How do you create addicts out of mice?
We train them to do work for drugs. Some are much more interested in doing the work, and they continue to do the work even when the drug is taken away. Then they start using drugs even more readily later when the drugs return. I work with two different genetic strains of mice. I'm not going to call one strain a problem or say it has bad behavior—both strains of mouse are blameless—there's some biological difference. I hope this work helps reduce the stigma of addiction.

Does it water down the meaning of the word "addiction" when we use it in everyday circumstances?
It's potentially damaging when we talk about much less harmful behaviors as "addictions"—chocolate, caffeine, technology—it's rare that you would need treatment to overcome such addictions. And the side effects typically don't fit into the constellation of impairments associated with drug and alcohol addiction.

In some ways, habits are normal. I brush my teeth every day, but it's not pathological. I'm not missing work to brush my teeth. What matters is when it becomes a problem that requires intervention.

When addiction runs in a family, what determines who may end up being affected?
Probability—people may not have inherited all the same genes—life experiences, environment. In identical twins, we often see shared substance abuse issues. It's also determined by the addiction potential of the drug: with more addictive drugs, addictions are more likely to be shared; weakly addictive substances are less likely to be shared across family members. Some people may have more difficult life experiences than their siblings. Peer groups also play a role. It may depend on whether you have a group of friends who approves or doesn't approve of drug use. More broadly, preference for drugs varies over time.

How realistic is it that we might one day genetically profile people to find and prevent potential addicts?
The biggest problem with behavioral genetics is that the genes identified with addiction might also lead to good behaviors as well. Entrepreneur, inventor—these are jobs where risk-taking behaviors are required, rewarded.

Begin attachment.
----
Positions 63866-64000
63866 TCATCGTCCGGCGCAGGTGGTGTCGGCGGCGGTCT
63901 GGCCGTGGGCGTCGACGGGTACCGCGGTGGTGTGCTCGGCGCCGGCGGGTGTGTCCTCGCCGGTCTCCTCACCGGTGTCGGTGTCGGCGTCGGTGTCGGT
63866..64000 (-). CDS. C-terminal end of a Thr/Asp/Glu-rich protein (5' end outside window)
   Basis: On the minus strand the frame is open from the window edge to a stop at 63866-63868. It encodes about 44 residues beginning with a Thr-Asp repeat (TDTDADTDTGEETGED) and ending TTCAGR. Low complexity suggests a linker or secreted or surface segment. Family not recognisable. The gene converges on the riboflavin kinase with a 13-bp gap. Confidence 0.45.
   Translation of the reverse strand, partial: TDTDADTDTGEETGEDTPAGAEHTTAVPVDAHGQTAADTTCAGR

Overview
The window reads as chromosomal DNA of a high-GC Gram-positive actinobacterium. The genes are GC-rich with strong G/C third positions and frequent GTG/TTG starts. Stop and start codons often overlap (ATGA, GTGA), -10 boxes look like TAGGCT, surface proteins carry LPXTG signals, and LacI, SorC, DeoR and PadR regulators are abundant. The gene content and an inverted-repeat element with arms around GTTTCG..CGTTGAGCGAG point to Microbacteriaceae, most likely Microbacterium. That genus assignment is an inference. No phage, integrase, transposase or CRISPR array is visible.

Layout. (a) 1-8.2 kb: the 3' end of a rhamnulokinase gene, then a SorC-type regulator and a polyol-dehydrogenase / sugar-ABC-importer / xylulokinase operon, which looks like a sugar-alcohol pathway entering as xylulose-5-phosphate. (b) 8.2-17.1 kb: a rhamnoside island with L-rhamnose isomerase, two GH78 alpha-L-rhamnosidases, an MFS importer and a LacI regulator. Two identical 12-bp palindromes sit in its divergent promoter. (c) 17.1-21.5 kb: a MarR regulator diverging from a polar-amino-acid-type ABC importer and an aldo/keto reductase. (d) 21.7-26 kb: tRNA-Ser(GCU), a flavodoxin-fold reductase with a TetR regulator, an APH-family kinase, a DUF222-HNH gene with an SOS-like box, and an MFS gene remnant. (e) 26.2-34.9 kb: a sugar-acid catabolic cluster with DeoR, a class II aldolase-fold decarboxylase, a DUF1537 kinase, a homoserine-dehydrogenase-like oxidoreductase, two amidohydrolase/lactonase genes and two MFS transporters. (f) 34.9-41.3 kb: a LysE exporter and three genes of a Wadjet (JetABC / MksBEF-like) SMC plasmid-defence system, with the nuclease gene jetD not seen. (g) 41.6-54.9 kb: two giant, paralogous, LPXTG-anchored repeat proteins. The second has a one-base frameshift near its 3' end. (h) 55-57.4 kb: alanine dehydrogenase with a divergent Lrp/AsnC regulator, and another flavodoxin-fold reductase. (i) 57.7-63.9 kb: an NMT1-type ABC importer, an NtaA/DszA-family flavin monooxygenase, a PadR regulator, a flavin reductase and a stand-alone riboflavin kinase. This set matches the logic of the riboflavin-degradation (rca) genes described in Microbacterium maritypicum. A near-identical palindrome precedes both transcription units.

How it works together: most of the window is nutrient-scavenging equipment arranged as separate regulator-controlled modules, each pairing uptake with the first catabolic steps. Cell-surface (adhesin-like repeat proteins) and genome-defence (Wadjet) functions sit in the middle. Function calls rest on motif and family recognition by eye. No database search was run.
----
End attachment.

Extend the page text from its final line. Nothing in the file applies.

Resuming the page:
You don't necessarily want to tell people they are likely to become drug addicts because they might think: "well I may as well start now, since it's a foregone conclusion." You also see this in people when drug addiction runs in the family. The question is when is it most valuable to disclose this information; like can it help us understand the genetics underlying opioid addiction so we can see how best to treat it?

How close are we to pinpointing all of the genes involved in addiction?
Many are already known; the question is, how many are there. There are the genes that control stress responses, genes that affect how rapidly the drug is metabolized, and genes that affect how readily an addiction forms. These are the areas all addicts have in common: how likely you are to start, how the drug affects you, and how likely they are to form a habit. Even though we know some genes doesn't mean we can use that information to treat the addiction yet. There are many drugs, and for each drug, there are many genes.

I'm optimistic that genetics in lab mice will help us understand very specifically the biological mechanisms of human addiction. In mouse genetics, it's very clear which gene connects with which behavior.